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Integrating catchment expansion-contraction dynamics into cross-continental hydrobiogeochemical predictions

Active Dates 9/1/2023-8/31/2025
Program Area EPSCoR-Experimental Program to Stimulate Competitive Research
Project Description
Integrating Catchment Expansion-Contraction Dynamics into Cross-Continental Hydro-biogeochemical Predictions

Alex Webster, University of New Mexico

River networks link terrestrial and aquatic ecosystems through the movement of water and materials (e.g., carbon, solutes, and sediment) from land to water and from upstream to downstream. Most water and materials enter aquatic ecosystems via small “headwater” streams, which comprise ~80% of all river miles on Earth. Headwater stream networks act as “reactors” due to their large reactive surface area compared to the volume of water and materials they transport, and this transport reflects multiple upstream material sources and ecological processes. Due to their ubiquity, close connection to the landscape, and reactivity, headwater stream networks provide sensitive indicators of freshwater resource vulnerability and ecosystem change.

Headwater stream networks often dynamically extend and contract in response to precipitation inputs and periods of drought. Climate change is leading to anomalous precipitation patterns that directly influence streamflow persistence and network extent. These climate-mediated changes in patterns of network expansion and contraction have the potential to interact with material processing within headwater networks and change material export to downstream waters. We currently lack a predictive understanding of this complex interaction and how it may alter surface water quality, habitat sustainability, and drinking water security across the United States.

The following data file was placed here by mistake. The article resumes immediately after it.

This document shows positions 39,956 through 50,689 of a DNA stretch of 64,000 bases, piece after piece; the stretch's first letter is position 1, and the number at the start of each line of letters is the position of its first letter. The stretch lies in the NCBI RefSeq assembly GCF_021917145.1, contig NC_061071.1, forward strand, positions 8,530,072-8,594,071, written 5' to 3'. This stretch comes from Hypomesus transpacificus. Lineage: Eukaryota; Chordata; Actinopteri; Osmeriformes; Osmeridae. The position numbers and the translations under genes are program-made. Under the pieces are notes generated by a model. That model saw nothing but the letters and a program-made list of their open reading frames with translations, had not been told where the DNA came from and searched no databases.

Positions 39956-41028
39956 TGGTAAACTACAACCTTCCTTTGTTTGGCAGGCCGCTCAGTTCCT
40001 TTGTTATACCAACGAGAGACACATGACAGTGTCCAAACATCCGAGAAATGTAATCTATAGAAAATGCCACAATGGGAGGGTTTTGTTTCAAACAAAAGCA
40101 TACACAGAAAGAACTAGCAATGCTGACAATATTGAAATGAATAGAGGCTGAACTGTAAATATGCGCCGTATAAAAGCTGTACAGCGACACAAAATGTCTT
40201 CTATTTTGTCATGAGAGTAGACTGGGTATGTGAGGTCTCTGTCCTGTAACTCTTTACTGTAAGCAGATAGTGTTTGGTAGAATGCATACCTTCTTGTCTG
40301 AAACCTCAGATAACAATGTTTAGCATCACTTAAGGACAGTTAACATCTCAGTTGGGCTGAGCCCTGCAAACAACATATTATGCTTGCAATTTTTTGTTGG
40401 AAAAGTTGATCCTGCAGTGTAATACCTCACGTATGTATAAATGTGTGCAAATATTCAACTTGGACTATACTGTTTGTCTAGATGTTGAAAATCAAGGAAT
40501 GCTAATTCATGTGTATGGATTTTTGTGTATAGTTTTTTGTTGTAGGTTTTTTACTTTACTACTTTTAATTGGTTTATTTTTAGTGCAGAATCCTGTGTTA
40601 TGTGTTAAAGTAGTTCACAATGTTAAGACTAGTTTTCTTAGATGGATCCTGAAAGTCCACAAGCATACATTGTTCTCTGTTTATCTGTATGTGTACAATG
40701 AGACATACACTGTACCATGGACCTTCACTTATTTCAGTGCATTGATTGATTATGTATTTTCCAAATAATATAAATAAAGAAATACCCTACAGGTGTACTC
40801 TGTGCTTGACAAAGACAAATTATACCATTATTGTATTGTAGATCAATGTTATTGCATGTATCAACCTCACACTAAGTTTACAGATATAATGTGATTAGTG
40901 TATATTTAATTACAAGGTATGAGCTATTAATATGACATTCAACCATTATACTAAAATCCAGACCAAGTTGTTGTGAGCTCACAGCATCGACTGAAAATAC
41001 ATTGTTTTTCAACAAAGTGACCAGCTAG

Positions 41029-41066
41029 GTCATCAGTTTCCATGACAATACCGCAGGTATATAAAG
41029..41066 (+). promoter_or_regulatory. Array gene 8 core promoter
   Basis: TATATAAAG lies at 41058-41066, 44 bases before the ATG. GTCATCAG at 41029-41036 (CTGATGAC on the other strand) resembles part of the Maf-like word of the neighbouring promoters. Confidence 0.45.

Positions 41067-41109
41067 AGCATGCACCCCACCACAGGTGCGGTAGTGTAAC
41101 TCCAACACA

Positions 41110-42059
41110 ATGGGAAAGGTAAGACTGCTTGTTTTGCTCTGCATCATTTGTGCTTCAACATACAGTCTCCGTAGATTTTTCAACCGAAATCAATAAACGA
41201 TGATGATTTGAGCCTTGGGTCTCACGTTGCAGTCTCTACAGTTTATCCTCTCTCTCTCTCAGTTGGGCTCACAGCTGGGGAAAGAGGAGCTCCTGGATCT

This project will address hydrologic and biogeochemical change in headwater networks that dynamically expand and contract. Our approach integrates hydrologic modeling with complementary hydrologic and biogeochemical observations within five watersheds across the United States’ cross-continental aridity gradient. Specific aims include: 1) developing predictive models of the spatial patterns of changing headwater network structure, 2) determining how these spatial patterns influence material fluxes, and 3) exploring how dynamic expansion and contraction controls the scaling behavior of material export from headwaters.

Our project team primarily consists of early career researchers at institutions across six EPSCoR states that are invested in understanding watershed responses to a changing climate. This work will enhance collaboration and advance the competitive research capacities of five early career faculty directly and others indirectly; contribute to the training and development of postdoctoral researchers, project staff, undergraduates, and graduate students; and strengthen institutional relationships with researchers and programs at the Department of Energy’s Oak Ridge National Laboratory and across multiple EPSCoR states. Through these activities, we will improve mechanistic inference about headwater processes to improve our ability to predict and manage water quality, water quantity, and ecosystem responses to a changing climate.
Award Recipient(s)
  • University of New Mexico Albuquerque (PI: Webster, Alex)